It’s Magnificat Sunday! This week, we hear Elizabeth’s praise of Mary and her child, and Mary’s song of praise to God. How wonderful to have two female prophets in one worship service! As you speak about God’s call for them and their response, be sure to remember that your congregation includes worshippers who have struggled with infertility, who have lost babies, who desire parenthood but have not yet found a partner or the means by which to become a parent – as well as those who have never wanted to be parents. For Mary and Elizabeth, these pregnancies were blessings, and cause for songs of praise to God! This is not universally the case.

grayscale photo of two pregnant women
Photo by on

Mary’s song paints a picture of a new world! Imagine what society would look like if the Almighty were to arrive tomorrow and cast down the mighty from their thrones, and fill the hungry with good things. Where would we find ourselves? Would we be among those cast down or lifted up?

While we await the coming (again) of our Savior, perhaps we can start to prepare the world for that great upheaval. How can we fill the hungry and send the rich away empty? Is that even a realistic thing for us to do?

Today’s story of Mary and Elizabeth gives us a tiny glimpse into what the world will look like when so many reversals come to be. Two women, who would otherwise have passed through history without any notice, become prophets and literal bearers of the Word of God. Mary and Elizabeth give us hope for a future in which God’s promises have all been fulfilled.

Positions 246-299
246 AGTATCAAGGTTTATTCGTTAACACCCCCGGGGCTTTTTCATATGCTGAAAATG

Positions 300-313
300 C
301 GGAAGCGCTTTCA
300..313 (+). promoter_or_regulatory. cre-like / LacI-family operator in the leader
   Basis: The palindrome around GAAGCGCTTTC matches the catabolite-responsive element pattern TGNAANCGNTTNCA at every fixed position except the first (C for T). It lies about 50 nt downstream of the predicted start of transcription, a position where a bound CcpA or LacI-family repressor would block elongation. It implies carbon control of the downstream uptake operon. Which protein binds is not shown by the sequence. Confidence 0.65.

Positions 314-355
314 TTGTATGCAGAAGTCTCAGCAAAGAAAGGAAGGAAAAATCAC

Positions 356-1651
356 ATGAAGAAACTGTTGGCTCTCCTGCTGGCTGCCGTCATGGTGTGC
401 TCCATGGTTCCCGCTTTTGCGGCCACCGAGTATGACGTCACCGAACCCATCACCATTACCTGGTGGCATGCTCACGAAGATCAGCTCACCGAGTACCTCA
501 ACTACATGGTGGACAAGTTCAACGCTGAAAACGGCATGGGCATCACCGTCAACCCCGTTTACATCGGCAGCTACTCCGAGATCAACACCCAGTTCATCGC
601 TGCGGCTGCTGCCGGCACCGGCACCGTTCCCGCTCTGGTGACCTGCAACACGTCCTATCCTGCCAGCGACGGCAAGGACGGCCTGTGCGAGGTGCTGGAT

Though, Mary’s song says that these things have already happened. The mighty and the rich have already been humbled, and the hungry and lowly already lifted up! We know that vast power inequalities still remain in society, but how has God already brought reversal and upheaval to our world? Where can we see this power shift at play? Because that shift seems to be the good news for today.

Of course, there are other RCL Scripture readings for today, and they carry good news as well. Micah speaks of the little town of Bethlehem, from which will come a great ruler. Hebrews describes sanctification through the incarnation, rather than through any rituals or sacrifice.

Which text will be the primary focus of your sermon? What will you do for the children’s time, if that’s an expectation in your setting? Which hymns or pieces of liturgy will reinforce the themes of Scripture and the end of the season of Advent? Please share your thoughts and suggestions below. Many blessings to you during this busy week and this busy season, as we prepare for the coming of Christ!

Katya Ouchakof is an ELCA pastor in Madison, WI. This Advent, she is finding joy in family time, writing Christmas cards, and looking forward to seeing RevGal colleagues at the Big Event in January!

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4 thoughts on “Revised Common Lectionary: Yes, Mary Knew

    1. “People may quietly or silently voice their prayers”
      I love this language for prayers! Thank you for sharing yours with us.


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